After Funding Round From BlackRock, EV Charging Operator IONITY is Investing 700 Million Euros to Expand its Network in Europe to 7,000 Chargers by 2025
【Summary】Electric vehicle charging operator IONITY is investing 700 million euros to build a network of high powered chargers along highways in 24 European countries, with the goal of having an IONITY-branded EV charging station in place every 150 - 200 kilometers (60 to 124 miles). As part of the plans, IONITY plans to expand its network to include 1,000 charging sites by 2025.
One of Europe's biggest electric vehicle charging infrastructure operators plans to grow its charging network from 1,500 charging poles to 7,000 over the next four years to support the widespread adoption of EVs in Europe.
EV charging operator IONITY plans to build its network of high powered chargers along highways in 24 European countries, with the goal of having an IONITY-branded station in place every 150 - 200 kilometers (60 to 124 miles). It will allow EV drivers in EVs in Europe to travel anywhere that a gas or diesel powered vehicle can go without having to worry about finding convenient charging or running out of power.
IONITY was founded in 2017 and is a joint venture by BMW Group, Ford Motor Company, Hyundai Motor Group (including Kia), Mercedes-Benz and Volkswagen Group and its Audi and Porsche brands. The company is headquartered in Munich with an additional office in Oslo, Norway.
As part of the plans, IONITY plans to expand its network to include 1,000 charging sites by 2025. That's up from the 400 sites its operates currently. IONITY's existing charging sites average four charging points per location. But future chargers will include 8 to 12 points, which will help cut down wait times for customers, the company said.
The total investments in the expansion project is 7 million euros (US$783.6 million). The funds will come from IONITY stakeholders and from BlackRock's Global Renewable Power platform.
BlackRock is the first company from outside the automotive sector to be a shareholder in the IONITY joint venture through its Global Renewable Power platform. The platform has invested directly in over 300 projects globally, including onshore and offshore wind power and solar photovoltaic projects.
"The entry of BlackRock as a shareholder and the commitment of our current shareholders underline IONITY's attractiveness for investors and confirm the strength of our strategy. The trust and investment of all shareholders will accelerate IONITY's growth, the expansion of our high-power charging network across Europe and more broadly, the decarbonization of the mobility sector," said Dr Michael Hajesch, CEO of IONITY.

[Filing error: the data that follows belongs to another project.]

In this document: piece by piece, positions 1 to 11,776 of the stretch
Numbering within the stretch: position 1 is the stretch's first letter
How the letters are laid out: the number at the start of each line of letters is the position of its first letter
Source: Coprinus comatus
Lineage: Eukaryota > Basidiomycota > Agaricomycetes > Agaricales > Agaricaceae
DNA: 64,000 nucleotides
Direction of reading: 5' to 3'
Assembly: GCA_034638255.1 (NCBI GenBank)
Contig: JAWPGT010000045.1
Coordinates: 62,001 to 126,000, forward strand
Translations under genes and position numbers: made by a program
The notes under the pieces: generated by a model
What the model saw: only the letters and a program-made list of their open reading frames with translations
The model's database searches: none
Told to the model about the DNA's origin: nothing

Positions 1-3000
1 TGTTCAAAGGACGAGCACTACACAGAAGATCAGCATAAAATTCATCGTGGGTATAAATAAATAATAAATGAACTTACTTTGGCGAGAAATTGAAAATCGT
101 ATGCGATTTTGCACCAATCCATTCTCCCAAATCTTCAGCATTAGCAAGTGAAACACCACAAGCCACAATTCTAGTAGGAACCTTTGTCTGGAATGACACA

IONITY expects that by 2030, 80% of all newly registered vehicles in Europe will be electric, therefore the company believes that the rollout of new EV charging infrastructure will be critical.
IONITY's EV charging network is open to drivers of all brands of EVs and is not exclusive like Tesla's supercharger network.
The European charging standard CCS (Combined Charging System) is used in all IONITY charging stations throughout Europe. With a market share of roughly 96%. IONITY offers both 150 kW and 350 kW chargers for rapid recharging for electric vehicles that accept the higher charging currents, such as the new Porsche Taycan selectric sedan.
As part of its expansion, IONITY also plans to acquire more of its own properties and build and operate its own service stations. IONITY also announced a new EV charging concept station called "OASIS", which is designed around a protected garden environment with trees and greenery.
IONITY says the goal of the OASIS charging sites is to "recharge drivers while they recharge their cars and to turn a necessary stop into a welcome break."
Originally hailing from New Jersey, Eric is a automotive & technology reporter covering the high-tech industry here in Silicon Valley. He has over 15 years of automotive experience and a bachelors degree in computer science. These skills, combined with technical writing and news reporting, allows him to fully understand and identify new and innovative technologies in the auto industry and beyond. He has worked at Uber on self-driving cars and as a technical writer, helping people to understand and work with technology.
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